My question stemmed from this wiki article under the heading "Views and Marches" where I was bit puzzled on the definition of innocent people as given by this personality in UK.

How does Christianity define the innocence of people? Or who according to Bible can be termed as innocent people on this earth? Is there any broad measure by which we can say that so and so people are innocent?


A word search for Innocent reveals many examples to help us with a definition. The Bible clearly tells us that we are sinners worthy of condemnation (Romans 3:19-23), so innocence as used in the Bible is relative to one's actions in the society, just as it is in normal usage.

The innocent obey the laws and are fair to their neighbors, so when they are preyed upon by the unscrupulous, they are identified as "innocent" because they themselves did not initiate the evil brought upon them:

Deuteronomy 27:25 - Cursed be he that taketh reward to slay an innocent person. And all the people shall say, Amen.

Also, it seems that they are innocent because the evil done against them violated the Lord's will, and the violence upon them was unjustified by the perpetrators:

2 Kings 21:16 - Moreover Manasseh shed innocent blood very much, till he had filled Jerusalem from one end to another; beside his sin wherewith he made Judah to sin, in doing that which was evil in the sight of the Lord.

Exodus 23:7 - Keep thee far from a false matter; and the innocent and righteous slay thou not: for I will not justify the wicked.

The innocent also have a strong moral sense, and take action against the wrong, as we see in this parallelism with "upright" and "innocent":

Job 17:8 - Upright men shall be astonied at this, and the innocent shall stir up himself against the hypocrite.

  • So without contradicting the teachings of Bible, we can safely say that for labelling as innocent, there can be no precondition that they have accept Jesus as saviour or that they have to have faith in God. Could this be a valid assumption? May 26 '13 at 15:23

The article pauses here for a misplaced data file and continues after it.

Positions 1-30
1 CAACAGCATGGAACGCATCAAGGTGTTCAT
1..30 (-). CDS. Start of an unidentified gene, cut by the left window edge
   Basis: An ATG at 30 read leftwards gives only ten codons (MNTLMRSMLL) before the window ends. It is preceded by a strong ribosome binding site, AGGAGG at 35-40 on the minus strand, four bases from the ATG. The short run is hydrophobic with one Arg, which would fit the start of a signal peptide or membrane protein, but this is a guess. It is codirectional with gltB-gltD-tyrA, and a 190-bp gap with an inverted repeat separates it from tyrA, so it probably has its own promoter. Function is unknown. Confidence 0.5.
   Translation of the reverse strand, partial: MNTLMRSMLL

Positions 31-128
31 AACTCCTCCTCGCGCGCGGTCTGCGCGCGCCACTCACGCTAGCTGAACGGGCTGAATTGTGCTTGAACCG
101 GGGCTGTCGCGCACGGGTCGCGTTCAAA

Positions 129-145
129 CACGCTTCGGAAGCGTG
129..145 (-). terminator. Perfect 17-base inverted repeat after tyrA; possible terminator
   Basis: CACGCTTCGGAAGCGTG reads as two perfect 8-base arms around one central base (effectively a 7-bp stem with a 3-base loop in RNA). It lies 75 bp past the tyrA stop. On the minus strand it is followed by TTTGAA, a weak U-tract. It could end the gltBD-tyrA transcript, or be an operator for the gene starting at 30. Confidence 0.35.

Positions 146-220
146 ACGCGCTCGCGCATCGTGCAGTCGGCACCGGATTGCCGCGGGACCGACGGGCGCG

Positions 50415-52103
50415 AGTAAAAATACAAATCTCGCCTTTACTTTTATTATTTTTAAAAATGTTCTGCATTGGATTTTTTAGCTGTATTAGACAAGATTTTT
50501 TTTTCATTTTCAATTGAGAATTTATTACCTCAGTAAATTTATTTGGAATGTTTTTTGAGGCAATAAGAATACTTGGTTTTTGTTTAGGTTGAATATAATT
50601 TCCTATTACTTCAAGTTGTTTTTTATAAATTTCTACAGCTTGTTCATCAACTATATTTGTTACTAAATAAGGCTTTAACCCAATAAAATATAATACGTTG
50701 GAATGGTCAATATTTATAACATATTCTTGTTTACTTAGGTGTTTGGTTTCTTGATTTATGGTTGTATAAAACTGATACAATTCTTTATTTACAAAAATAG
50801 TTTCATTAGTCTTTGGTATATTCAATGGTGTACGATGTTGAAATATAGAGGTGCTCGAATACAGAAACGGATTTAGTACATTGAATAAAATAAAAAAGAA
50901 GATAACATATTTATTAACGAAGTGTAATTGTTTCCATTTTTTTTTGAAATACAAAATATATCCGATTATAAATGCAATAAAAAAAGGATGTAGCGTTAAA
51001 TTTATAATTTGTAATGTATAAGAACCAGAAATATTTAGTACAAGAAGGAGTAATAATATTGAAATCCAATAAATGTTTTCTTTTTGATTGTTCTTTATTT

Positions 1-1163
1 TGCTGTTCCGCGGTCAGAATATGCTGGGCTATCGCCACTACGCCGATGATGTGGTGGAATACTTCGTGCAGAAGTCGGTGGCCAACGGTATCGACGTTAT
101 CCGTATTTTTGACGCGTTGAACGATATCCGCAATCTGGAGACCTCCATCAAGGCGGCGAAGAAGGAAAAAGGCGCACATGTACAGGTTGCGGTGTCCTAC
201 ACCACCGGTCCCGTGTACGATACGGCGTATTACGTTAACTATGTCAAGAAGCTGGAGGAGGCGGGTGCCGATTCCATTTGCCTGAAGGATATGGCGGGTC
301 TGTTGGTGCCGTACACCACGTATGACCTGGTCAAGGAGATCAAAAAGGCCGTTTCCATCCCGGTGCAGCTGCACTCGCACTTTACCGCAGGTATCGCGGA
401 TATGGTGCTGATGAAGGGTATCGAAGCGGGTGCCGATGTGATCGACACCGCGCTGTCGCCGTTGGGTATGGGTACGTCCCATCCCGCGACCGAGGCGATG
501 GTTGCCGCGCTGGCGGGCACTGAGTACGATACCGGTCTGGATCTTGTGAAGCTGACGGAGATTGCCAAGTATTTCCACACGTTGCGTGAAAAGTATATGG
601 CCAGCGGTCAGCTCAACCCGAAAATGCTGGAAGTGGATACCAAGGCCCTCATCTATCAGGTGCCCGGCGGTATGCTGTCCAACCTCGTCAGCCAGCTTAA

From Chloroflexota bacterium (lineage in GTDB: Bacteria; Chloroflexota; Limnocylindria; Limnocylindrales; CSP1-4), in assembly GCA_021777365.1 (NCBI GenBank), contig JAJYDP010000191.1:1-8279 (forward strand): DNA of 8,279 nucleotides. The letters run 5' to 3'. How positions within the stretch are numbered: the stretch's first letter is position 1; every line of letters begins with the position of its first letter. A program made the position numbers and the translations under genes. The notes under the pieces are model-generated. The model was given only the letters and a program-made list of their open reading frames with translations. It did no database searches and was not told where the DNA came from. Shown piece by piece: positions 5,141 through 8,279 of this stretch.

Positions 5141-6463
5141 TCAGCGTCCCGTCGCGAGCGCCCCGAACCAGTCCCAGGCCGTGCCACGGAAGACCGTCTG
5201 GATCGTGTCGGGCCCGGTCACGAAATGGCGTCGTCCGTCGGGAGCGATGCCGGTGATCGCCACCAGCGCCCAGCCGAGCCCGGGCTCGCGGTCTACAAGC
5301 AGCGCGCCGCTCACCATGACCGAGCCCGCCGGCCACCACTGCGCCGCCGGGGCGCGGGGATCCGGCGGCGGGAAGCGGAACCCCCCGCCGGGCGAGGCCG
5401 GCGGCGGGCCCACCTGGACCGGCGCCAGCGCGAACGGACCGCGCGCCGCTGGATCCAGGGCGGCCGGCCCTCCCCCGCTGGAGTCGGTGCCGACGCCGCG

• None of the contexts I've read that uses the word is used in the sense of people of faith or non-faith, but as victims. However, I would hesitate to use your assumption in a blanket way over every use of the word in the Bible, for the upright innocent are sometimes those who stand by faith on God's righteous principles.
    – Steve
    May 26 '13 at 23:20

Jas 1:27 Pure religion and undefiled before God and the Father is this, To visit the fatherless and widows in their affliction, and to keep himself unspotted from the world.

1Ti 5:5 Now she that is a widow indeed, and desolate, trusteth in God, and continueth in supplications and prayers night and day.

Gal 2:10 Only they would that we should remember the poor; the same which I also was forward to do.

Mat 6:2 Therefore when thou doest thine alms, do not sound a trumpet before thee, as the hypocrites do in the synagogues and in the streets, that they may have glory of men. Verily I say unto you, They have their reward.

In addition to those who are not pronounced as having criminal guilt by the Bible there are a group of people who are socially innocent as well. The widow, orphan and poor, in Bible days as well as today the disabled are by default poor more so then than now, are all a special class of persons innocent from their ability to contribute in normal ways from society. In addition to preaching the gospel the church is supposed to support widows who are widows indeed the poor which cannot work or work without much gain and the orphans are socially innocent.

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